John G. Neihardt, Spearfish, South Dakota, to Julius House, [June 3, 1931]
Dear Comrade:

We are laid up two days here at Spearfish after a most glorious four weeks alone with Black Elk and the Oglalas. We are waiting for two small parts of our car to be sent from Denver and will be on our way again tonight. It seems that we are to be robbed of the pleasure of walking over to the Custer Battlefield again, but we have already gotten so much from the trip that we don't feel greatly disappointed over this one slip. We talked four weeks straight with Black Elk and the Oglalas getting the life story of Black Elk, who is a holy man. The principle part of his story is his vision when he had at the age of nine and which seems to have lasted during twelve days of unconsciousness. This vision is a marvelous thing, vast in extent, full of profound significance and perfectly formed. It if were literature instead of a dance ritual, it would be a literary masterpiece. As you know, Indian culture did not develop beyond the dance into literature and what we have here is something ten thousand years behind us in cultural advances, but in no way behind us as to beauty and meaning. This vision has never before been told, as a whole, to anyone, not even to Black Elk's son, who interpreted for me. In addition to the vision which furnishes the dynamic plan for Black Elk's life, I got a great amount of material on the everyday living for many years and some startling accounts of battles from the Fetterman Massacre in 1868 [sic, 1866] up to the Wounded Knee fight in 1890. This is going to be the first absolutely Indian book thus far written. It is all out of the Indian consciousness.

The girls had a perfectly marvelous time. We were all alone with the Oglalas and the men and boys treated the girls much as clean minded white girls [sic] would treat white girls. It was an amazing experience to have when the rottenness of our white civilization at present is considered. When I got back to Chadron for a little while and saw a newspaper after a month and saw a movie show, I wasn't quite sure that I cared to return to civilization and the girls felt practically the same.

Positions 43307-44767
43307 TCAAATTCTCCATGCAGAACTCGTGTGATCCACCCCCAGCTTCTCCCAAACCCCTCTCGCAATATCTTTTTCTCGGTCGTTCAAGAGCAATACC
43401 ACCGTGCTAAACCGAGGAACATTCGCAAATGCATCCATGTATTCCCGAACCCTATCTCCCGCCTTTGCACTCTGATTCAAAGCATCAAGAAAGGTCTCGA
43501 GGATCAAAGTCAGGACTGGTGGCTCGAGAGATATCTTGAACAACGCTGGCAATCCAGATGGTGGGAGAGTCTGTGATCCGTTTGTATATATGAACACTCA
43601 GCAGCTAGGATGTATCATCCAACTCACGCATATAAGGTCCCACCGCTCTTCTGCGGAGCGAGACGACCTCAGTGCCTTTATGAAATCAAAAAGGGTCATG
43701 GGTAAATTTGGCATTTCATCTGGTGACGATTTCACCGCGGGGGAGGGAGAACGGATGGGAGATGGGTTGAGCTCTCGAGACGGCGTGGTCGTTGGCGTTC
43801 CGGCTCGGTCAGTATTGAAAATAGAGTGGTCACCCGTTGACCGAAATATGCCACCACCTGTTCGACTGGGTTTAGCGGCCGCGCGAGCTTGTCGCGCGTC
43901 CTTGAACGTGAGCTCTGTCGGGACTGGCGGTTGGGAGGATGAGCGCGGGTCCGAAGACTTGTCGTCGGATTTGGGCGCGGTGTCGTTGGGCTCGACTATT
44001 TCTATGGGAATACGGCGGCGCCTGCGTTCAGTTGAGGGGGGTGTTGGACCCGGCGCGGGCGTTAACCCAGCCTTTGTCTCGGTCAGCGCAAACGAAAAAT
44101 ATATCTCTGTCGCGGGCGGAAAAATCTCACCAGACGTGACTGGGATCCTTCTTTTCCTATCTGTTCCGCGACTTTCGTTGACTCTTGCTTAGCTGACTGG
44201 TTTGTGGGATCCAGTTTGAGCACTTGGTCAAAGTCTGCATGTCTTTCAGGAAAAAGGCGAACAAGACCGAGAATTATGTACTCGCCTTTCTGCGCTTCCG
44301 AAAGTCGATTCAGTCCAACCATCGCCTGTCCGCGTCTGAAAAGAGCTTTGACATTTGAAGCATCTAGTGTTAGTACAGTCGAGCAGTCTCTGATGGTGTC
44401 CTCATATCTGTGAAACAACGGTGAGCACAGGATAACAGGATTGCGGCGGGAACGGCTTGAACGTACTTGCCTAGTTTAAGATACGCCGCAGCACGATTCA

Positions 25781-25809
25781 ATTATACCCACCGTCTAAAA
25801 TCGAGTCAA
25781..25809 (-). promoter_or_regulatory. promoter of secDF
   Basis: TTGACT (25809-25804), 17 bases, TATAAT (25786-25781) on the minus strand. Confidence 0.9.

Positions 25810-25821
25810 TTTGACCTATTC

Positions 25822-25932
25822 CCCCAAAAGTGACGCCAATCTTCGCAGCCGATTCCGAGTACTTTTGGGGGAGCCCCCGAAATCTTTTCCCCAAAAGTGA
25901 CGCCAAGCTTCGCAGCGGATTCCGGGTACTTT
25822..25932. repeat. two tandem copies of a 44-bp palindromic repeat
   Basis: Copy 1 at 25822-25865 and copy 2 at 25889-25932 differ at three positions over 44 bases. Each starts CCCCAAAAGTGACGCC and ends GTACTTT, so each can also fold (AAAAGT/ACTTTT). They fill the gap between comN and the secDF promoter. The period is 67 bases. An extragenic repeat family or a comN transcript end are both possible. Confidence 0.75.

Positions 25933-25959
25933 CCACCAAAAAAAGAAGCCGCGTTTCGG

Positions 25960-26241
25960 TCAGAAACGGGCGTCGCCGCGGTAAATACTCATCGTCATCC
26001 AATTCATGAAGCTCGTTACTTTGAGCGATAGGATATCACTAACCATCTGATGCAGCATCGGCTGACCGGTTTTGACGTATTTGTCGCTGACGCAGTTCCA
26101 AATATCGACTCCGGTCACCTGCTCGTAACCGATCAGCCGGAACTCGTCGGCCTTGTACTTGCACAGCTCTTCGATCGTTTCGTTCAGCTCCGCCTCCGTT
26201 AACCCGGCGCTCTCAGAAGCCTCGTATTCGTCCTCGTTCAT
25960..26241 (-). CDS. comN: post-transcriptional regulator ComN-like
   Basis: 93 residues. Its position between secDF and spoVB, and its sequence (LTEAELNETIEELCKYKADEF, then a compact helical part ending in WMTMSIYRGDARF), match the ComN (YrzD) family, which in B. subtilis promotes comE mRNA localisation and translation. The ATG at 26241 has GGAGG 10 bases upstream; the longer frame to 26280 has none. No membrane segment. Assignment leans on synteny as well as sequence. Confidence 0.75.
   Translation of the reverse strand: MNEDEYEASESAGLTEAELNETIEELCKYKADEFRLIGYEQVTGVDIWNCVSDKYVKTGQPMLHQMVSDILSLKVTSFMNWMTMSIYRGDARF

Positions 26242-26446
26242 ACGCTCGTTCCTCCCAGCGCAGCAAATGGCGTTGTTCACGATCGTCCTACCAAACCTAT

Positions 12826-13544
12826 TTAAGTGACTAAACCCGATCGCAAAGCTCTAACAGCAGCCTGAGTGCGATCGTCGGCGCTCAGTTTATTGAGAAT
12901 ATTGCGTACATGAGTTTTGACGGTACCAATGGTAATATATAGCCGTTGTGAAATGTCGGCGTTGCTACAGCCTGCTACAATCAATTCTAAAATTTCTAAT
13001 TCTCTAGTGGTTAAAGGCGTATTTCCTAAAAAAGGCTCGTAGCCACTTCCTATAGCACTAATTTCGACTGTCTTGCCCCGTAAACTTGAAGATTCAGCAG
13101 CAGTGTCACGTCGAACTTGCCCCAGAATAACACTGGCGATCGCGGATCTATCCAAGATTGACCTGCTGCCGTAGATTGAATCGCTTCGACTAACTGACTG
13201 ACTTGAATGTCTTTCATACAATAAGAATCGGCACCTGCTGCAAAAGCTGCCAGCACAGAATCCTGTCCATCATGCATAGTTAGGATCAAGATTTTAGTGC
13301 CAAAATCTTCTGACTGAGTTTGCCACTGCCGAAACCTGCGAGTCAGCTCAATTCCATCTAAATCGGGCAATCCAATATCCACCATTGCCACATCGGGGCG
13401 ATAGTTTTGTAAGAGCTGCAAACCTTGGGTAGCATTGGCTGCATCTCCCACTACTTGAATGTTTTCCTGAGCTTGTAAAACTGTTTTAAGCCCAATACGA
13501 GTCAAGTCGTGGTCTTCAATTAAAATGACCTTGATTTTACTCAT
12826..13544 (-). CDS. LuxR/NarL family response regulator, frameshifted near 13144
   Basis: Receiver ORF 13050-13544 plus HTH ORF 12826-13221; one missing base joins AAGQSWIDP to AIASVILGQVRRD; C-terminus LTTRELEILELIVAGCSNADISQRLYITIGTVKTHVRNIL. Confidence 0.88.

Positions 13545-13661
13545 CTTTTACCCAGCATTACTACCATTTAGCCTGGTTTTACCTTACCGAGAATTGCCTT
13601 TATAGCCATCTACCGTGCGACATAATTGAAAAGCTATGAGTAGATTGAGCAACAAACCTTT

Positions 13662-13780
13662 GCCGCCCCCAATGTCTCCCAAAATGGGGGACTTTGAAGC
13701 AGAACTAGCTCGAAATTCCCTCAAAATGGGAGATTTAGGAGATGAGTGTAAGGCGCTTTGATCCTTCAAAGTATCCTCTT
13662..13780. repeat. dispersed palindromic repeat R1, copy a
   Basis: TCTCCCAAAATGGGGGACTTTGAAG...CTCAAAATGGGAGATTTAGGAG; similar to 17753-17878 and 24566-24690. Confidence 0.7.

As a matter of fact I am planning simply on buying a section of land near Manderson for a ranch. It is very beautiful, has half a mile of Wounded Knee Creek in it and is full of prairie chickens and jackrabbits. We could all live very happy there and may do so. We had a big feast and dance while with the Oglalas. I bought a bull and the Indians slaughtered it in the old-time manner for the occasion. I even had raw liver with the elder warriors, hot from the bull. I must say I didn't relish it.

The dance was in full regalia and the dancers were old Long Hairs. It was a beautiful thing. After the feast we three were taken into the tribe in a rather impressive ceremony and we were given names. Enid is She Who Walks With Her Holy Staff, Hilda is Daybreak Star Woman and I am Flaming Rainbow. These names are all holy names taken from Black Elk's vision and their significance is great, as you will see when you read the book that I will write. A strange thing happened often while I was talking with Black Elk. Over and over he seemed to be quoting from my poems, and sometimes I quoted some of my stuff to him, which when translated into Sioux could not retain much of their literary character, but the old man immediately recognized the ideas as his own. There was often an uncanny merging of consciousness between the old fellow and myself and he seemed to have remembered it.

I may say this much about my name. He explained it briefly something like this, though a knowledge of the vision greatly explains the meaning. "You," he said, speaking to me, "are a word sender. The earth is like a garden and over it your words go like rain making it green, after your words have passed the meaning of them will stand long in the West like Flaming Rainbow." Enid will copy this in longhand as our typewriter is under all the things in the car.

P. S. In Black Elk's vision he was taken to the center of the world (Harney Peak) and shown all the wonders of the universe. It was there where his greatest power was bestowed upon him by the six grandfathers after we finished his story at Manderson, we all went up to Harney Peak and there dressed in yellow, as in his vision, he prayed to the six grandfathers of the universe and wept as he prayed for his people. It was a beautiful thing. This episode will be the concluding chapter of the book.